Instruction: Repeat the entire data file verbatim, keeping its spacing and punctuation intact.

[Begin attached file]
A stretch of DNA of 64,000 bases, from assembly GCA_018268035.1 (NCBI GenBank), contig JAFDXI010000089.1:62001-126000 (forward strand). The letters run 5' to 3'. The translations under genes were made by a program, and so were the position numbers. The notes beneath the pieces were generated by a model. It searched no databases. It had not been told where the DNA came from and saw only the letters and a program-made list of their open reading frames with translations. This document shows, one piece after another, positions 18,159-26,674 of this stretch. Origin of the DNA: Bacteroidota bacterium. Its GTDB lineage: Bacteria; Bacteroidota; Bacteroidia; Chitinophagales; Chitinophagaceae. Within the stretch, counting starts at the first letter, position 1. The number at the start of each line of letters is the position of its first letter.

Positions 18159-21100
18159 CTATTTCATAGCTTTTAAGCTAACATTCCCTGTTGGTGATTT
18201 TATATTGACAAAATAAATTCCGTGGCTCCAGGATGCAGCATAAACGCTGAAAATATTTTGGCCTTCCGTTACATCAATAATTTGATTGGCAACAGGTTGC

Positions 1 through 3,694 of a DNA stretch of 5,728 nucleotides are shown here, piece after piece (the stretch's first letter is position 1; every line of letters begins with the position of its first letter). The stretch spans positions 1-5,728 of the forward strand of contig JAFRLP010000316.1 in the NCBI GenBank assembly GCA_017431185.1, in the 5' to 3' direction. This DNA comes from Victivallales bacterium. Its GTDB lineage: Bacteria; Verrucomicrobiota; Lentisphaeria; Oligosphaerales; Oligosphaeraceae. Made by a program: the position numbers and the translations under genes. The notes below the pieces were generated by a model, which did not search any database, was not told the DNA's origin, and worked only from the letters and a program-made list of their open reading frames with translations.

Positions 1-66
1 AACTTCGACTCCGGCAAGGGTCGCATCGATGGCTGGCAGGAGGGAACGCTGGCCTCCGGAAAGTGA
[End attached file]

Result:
A stretch of DNA of 64,000 bases, from assembly GCA_018268035.1 (NCBI GenBank), contig JAFDXI010000089.1:62001-126000 (forward strand). The letters run 5' to 3'. The translations under genes were made by a program, and so were the position numbers. The notes beneath the pieces were generated by a model. It searched no databases. It had not been told where the DNA came from and saw only the letters and a program-made list of their open reading frames with translations. This document shows, one piece after another, positions 18,159-26,674 of this stretch. Origin of the DNA: Bacteroidota bacterium. Its GTDB lineage: Bacteria; Bacteroidota; Bacteroidia; Chitinophagales; Chitinophagaceae. Within the stretch, counting starts at the first letter, position 1. The number at the start of each line of letters is the position of its first letter.

Positions 18159-21100
18159 CTATTTCATAGCTTTTAAGCTAACATTCCCTGTTGGTGATTT
18201 TATATTGACAAAATAAATTCCGTGGCTCCAGGATGCAGCATAAACGCTGAAAATATTTTGGCCTTCCGTTACATCAATAATTTGATTGGCAACAGGTTGC

Positions 1 through 3,694 of a DNA stretch of 5,728 nucleotides are shown here, piece after piece (the stretch's first letter is position 1; every line of letters begins with the position of its first letter). The stretch spans positions 1-5,728 of the forward strand of contig JAFRLP010000316.1 in the NCBI GenBank assembly GCA_017431185.1, in the 5' to 3' direction. This DNA comes from Victivallales bacterium. Its GTDB lineage: Bacteria; Verrucomicrobiota; Lentisphaeria; Oligosphaerales; Oligosphaeraceae. Made by a program: the position numbers and the translations under genes. The notes below the pieces were generated by a model, which did not search any database, was not told the DNA's origin, and worked only from the letters and a program-made list of their open reading frames with translations.

Positions 1-66
1 AACTTCGACTCCGGCAAGGGTCGCATCGATGGCTGGCAGGAGGGAACGCTGGCCTCCGGAAAGTGA